By 2:00 A.M. Monday, ONTARIO NO 1 was off Toronto but the seas were so heavy and visibility so poor that Redfearn decided against putting in. The lights at the Eastern Gap had been dismantled for the season, but the harbormaster had lit the Gibraltar light. Being unwilling to chance an entry under these conditions, Redfearn had his ship cruise off Fort Credit until dawn, where he brought her into Toronto with all hands and cargo safe. Three feet of ice had formed forward on the spar deck and huge icicles had formed on the promenade. The car deck had been periodically flooded by waves, and there was about a foot of water in the hull.

The ferry anchored in Toronto harbor, pumped out her hull and otherwise made ready for sea again. On Tuesday, she left for Cobourg, arriving in the afternoon. As she entered Cobourg harbor, the city rang the bell in the city hall in celebration, and the bells of St Peter's Church played the Doxology.

At this time, the two car ferries differed mainly in that ONTARIO No. 1 had an open upper pilot house and ONTARIO No. 2 an enclosed one. For reasons of visibility, Ontario No. 1 during her harrowing trip to Toronto, had been navigated largely from the open pilot house, where her officers and wheelsman had suffered greatly from the elements. As a consequence. the company enclosed the open pilot house changing ONTARIO NO. 1's profile noticeably.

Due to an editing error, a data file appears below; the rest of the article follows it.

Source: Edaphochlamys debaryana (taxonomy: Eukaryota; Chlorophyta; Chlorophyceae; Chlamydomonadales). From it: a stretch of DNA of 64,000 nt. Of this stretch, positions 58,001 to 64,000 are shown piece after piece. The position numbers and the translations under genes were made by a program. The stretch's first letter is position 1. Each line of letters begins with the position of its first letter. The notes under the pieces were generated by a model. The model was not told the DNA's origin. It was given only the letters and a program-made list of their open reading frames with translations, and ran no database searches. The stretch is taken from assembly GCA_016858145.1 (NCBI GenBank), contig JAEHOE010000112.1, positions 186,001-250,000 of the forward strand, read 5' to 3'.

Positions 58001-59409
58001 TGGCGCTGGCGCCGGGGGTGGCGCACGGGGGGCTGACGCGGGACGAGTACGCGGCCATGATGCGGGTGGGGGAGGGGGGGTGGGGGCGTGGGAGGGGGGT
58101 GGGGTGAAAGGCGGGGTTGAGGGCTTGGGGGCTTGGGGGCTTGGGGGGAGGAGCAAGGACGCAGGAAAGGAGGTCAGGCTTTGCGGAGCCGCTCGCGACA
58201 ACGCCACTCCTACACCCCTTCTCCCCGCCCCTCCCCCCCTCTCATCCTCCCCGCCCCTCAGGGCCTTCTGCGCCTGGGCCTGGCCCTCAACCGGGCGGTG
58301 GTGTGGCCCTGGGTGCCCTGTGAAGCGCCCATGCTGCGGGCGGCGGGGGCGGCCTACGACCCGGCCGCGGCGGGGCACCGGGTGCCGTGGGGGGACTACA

In 1925, Captain Redfearn moved up to the ONTARIO No. 2, which was considered the line's flagship, when Captain Forrest died. Forrest had moved to the newer ferry when she was completed. Redfearn was replaced on ONTARIO No. 1 by Samuel H. McCaig, who had been first mate on the ship since she came out. He had made over 10,000 crossings for OCF, more than any other man, and had logged over 550,000 miles in the company's service.